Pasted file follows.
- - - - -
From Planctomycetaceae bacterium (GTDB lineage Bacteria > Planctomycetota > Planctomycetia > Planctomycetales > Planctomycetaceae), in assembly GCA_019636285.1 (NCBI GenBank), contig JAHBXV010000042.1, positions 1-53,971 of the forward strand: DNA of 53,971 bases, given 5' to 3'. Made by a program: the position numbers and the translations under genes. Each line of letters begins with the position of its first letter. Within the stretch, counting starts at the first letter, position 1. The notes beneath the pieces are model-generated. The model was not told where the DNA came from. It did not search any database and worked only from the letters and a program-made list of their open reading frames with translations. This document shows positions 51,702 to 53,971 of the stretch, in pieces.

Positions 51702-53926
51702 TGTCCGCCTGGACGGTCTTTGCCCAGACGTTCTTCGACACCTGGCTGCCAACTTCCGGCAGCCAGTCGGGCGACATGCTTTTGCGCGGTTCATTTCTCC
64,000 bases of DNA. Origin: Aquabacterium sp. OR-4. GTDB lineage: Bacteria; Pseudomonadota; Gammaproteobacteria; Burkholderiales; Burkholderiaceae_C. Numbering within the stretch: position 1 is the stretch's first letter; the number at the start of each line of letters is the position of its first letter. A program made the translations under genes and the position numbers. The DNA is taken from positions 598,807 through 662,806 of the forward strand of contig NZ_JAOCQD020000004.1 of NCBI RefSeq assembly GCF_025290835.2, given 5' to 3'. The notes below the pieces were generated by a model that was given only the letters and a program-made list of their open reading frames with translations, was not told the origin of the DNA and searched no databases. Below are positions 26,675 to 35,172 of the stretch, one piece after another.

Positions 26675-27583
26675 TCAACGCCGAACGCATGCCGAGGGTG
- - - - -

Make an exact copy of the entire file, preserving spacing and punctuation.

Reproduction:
From Planctomycetaceae bacterium (GTDB lineage Bacteria > Planctomycetota > Planctomycetia > Planctomycetales > Planctomycetaceae), in assembly GCA_019636285.1 (NCBI GenBank), contig JAHBXV010000042.1, positions 1-53,971 of the forward strand: DNA of 53,971 bases, given 5' to 3'. Made by a program: the position numbers and the translations under genes. Each line of letters begins with the position of its first letter. Within the stretch, counting starts at the first letter, position 1. The notes beneath the pieces are model-generated. The model was not told where the DNA came from. It did not search any database and worked only from the letters and a program-made list of their open reading frames with translations. This document shows positions 51,702 to 53,971 of the stretch, in pieces.

Positions 51702-53926
51702 TGTCCGCCTGGACGGTCTTTGCCCAGACGTTCTTCGACACCTGGCTGCCAACTTCCGGCAGCCAGTCGGGCGACATGCTTTTGCGCGGTTCATTTCTCC
64,000 bases of DNA. Origin: Aquabacterium sp. OR-4. GTDB lineage: Bacteria; Pseudomonadota; Gammaproteobacteria; Burkholderiales; Burkholderiaceae_C. Numbering within the stretch: position 1 is the stretch's first letter; the number at the start of each line of letters is the position of its first letter. A program made the translations under genes and the position numbers. The DNA is taken from positions 598,807 through 662,806 of the forward strand of contig NZ_JAOCQD020000004.1 of NCBI RefSeq assembly GCF_025290835.2, given 5' to 3'. The notes below the pieces were generated by a model that was given only the letters and a program-made list of their open reading frames with translations, was not told the origin of the DNA and searched no databases. Below are positions 26,675 to 35,172 of the stretch, one piece after another.

Positions 26675-27583
26675 TCAACGCCGAACGCATGCCGAGGGTG